United States v. Medina, EP-19-CR-3333-PRM

CourtUnited States District Courts. 5th Circuit. Western District of Texas
Citation473 F.Supp.3d 720
Docket NumberEP-19-CR-3333-PRM
Decision Date20 July 2020
Parties UNITED STATES of America, v. Albert Gonzalez MEDINA, Defendant.

473 F.Supp.3d 720

Albert Gonzalez MEDINA, Defendant.


United States District Court, W.D. Texas, El Paso Division.

Signed July 20, 2020

473 F.Supp.3d 723

Richard Douglas Watts, U.S. Attorney's Office, El Paso, TX, for United States of America.



473 F.Supp.3d 724

On this day, the Court considered Defendant Albert Gonzalez Medina's [hereinafter "Defendant"] "Motion to Suppress Contraband Evidence and Statements of Defendant" (ECF No. 22) [hereinafter "Motion"], filed on November 7, 2019, the Government's "Response to Defendant's Motion to Suppress and Brief in Support" (ECF No. 26) [hereinafter "Response"], filed on November 11, 2019, Defendant's "Reply to Government's Response to Defendant's Motion to Suppress Contraband Evidence and Statements of Defendant" (ECF No. 28) [hereinafter "Reply"], filed on December 30, 2019, and the Government's "Surreply Concerning the October 16, 2019 Custodial Interrogation of Defendant" (ECF No. 36) [hereinafter "Surreply"], filed on March 3, 2020, in the above captioned cause.

Defendant avers that evidence obtained at various points during his interactions with law enforcement should be suppressed because it was the result of violations against his Fourth, Fifth, and Sixth Amendment Rights. Mot. 2; Reply 2–3; see U.S. CONST. amends. IV, V, VI. For the foregoing reasons, the Court will deny Defendant's Motion.


Defendant alleges few facts in support of his arguments; instead, he relies on brief, conclusory allegations throughout his Motion and Reply. This is true notwithstanding the Court's "Order Requiring Defendant to File a Reply" (ECF No. 27) [hereinafter "Order Requiring Reply"], filed on December 10, 2019, requiring Defendant to file a Reply for the expressed reason that he "provide facts in support of [his] argument, or inform the Court that Defendant concurs that the Government's presentation of the factual record is complete." Order Requiring Reply 3. Because Defendant has failed to apprise the Court of its position on the factual record, the Court adopts the Government's uncontested presentation of the facts.

A. Factual Background

In the evening of September 19, 2019, four Special Agents [hereinafter "SAs"] of the Texas Department of Public Safety [hereinafter "DPS"], one DPS Lieutenant, and two DPS State Troopers arrived at room one-thirty-five of the La Quinta Hotel located at 6140 Gateway Blvd., El Paso, Texas, in response to reported criminal activity. Resp. 1. Three of the SAs approached room one-thirty-five and knocked on the door. Id. at 2. Defendant and a 40-year-old female, identified as B.L.G., opened the door. Id. Defendant consented to a protective sweep. Id. While conducting the protective sweep, SAs Mario Aranda and John Skirmont observed drug paraphernalia on the floor and firearms in the closet. Id.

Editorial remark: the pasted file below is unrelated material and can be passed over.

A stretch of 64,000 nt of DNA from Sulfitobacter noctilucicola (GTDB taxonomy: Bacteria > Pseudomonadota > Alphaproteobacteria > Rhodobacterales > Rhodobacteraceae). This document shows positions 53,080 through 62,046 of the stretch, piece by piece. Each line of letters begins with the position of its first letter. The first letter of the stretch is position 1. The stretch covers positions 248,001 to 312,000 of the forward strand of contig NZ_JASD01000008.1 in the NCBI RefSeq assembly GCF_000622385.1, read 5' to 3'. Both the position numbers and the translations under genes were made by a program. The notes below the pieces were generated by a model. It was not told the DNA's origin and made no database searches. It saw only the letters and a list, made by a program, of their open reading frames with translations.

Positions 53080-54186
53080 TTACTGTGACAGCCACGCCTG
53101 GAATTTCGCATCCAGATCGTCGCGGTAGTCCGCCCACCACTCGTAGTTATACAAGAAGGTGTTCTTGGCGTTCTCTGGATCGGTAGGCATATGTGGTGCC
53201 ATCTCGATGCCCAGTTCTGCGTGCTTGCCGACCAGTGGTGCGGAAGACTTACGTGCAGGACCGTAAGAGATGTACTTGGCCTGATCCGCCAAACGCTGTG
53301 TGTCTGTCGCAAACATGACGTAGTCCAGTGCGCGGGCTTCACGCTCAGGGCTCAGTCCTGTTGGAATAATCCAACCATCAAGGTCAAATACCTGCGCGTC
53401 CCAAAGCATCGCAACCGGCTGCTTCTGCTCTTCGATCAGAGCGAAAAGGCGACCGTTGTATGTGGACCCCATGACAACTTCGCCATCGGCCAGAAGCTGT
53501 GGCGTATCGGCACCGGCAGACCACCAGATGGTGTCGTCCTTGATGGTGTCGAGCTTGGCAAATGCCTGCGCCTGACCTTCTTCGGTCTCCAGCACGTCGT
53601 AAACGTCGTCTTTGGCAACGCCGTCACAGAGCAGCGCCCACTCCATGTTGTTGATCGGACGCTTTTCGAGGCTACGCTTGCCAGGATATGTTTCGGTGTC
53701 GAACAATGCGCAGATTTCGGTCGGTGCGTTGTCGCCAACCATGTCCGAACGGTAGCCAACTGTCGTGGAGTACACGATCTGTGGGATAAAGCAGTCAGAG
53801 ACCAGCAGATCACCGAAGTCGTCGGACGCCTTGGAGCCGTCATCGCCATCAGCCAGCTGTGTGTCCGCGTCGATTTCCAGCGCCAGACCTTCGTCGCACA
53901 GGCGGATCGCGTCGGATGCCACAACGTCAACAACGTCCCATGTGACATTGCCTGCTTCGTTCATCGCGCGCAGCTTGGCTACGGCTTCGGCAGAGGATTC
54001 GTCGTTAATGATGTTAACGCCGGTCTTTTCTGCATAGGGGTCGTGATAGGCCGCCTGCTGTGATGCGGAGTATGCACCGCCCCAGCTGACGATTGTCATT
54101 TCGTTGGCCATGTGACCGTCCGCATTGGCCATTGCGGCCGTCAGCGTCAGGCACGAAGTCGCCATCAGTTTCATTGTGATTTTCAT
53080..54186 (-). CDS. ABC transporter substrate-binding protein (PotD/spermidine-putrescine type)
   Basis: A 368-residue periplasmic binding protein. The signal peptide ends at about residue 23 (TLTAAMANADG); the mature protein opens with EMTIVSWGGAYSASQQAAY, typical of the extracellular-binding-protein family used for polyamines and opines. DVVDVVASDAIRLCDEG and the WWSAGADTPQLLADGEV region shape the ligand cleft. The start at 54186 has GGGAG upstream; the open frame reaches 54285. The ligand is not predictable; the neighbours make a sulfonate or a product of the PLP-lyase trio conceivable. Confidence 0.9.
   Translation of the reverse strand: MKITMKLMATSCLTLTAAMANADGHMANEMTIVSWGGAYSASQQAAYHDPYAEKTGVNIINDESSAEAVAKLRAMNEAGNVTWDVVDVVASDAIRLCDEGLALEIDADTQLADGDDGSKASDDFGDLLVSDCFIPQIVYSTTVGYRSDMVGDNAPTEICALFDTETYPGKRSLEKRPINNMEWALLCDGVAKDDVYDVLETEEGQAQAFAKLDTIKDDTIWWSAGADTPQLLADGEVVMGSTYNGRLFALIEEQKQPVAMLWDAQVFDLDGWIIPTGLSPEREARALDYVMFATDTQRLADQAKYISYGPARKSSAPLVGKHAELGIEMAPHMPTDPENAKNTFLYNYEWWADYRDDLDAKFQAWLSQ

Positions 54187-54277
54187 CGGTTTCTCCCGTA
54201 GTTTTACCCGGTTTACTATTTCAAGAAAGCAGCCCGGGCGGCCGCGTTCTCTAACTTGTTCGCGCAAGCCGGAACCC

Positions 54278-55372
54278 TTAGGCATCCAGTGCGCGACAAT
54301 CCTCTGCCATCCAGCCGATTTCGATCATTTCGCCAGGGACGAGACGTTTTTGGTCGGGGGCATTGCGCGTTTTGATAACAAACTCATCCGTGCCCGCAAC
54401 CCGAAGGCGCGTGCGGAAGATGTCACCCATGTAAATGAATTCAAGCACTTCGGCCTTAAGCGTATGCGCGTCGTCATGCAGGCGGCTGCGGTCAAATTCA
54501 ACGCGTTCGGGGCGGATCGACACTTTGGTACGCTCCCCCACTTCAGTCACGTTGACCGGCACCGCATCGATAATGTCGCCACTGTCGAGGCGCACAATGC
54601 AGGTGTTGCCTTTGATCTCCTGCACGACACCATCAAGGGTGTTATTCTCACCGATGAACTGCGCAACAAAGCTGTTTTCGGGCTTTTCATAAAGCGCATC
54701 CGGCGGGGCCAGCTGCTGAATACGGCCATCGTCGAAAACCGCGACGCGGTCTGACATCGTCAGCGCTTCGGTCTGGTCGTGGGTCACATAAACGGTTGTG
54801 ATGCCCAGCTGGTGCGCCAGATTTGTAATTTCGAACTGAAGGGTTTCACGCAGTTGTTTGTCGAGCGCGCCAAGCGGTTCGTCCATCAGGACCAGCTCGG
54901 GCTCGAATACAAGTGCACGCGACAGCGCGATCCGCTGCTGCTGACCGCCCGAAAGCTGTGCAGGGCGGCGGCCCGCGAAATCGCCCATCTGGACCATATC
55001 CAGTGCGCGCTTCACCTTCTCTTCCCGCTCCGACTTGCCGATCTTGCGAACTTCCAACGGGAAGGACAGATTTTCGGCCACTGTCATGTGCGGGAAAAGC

The SAs then conducted a search of the room after obtaining written consent from Defendant. Id. As a result of their search, the SAs found .35 kilograms of a crystal substance that later tested positive for the properties of methamphetamine; a clear bag containing a black tar-like substance and a syringe containing a black tar-like substance, both of which weighed approximately two grams, and later tested positive for the properties of heroin; two brown plastic boxes containing various calibers and amounts of ammunition; ten firearms; and various personal identification forms not belonging to either Defendant or B.L.G. Id. at 2–3. The SAs discovered the .35 kilograms of crystal substance, and one of the guns, a .22 Magnum handgun, in a

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locked gray hand bag after Defendant provided them with his alleged guess of the combination. Id. at 2.

After discovering the items, the SAs detained Defendant and transported him to the Texas Anti-Gang [hereinafter "TAG"] Center for processing and an interview. Id. at 3. Upon arrival at the TAG Center, and before any questioning commenced, DPS Lt. Lorrenzo Diaz and SA Michael Carrasco informed Defendant of his right to remain silent pursuant to Miranda v. Arizona , 384 U.S. 436, 86 S.Ct. 1602, 16 L.Ed.2d 694 (1966). Resp. 3. Defendant indicated, both verbally and in writing, that he understood his Miranda rights, and agreed to answer questions without the presence of an attorney. Id.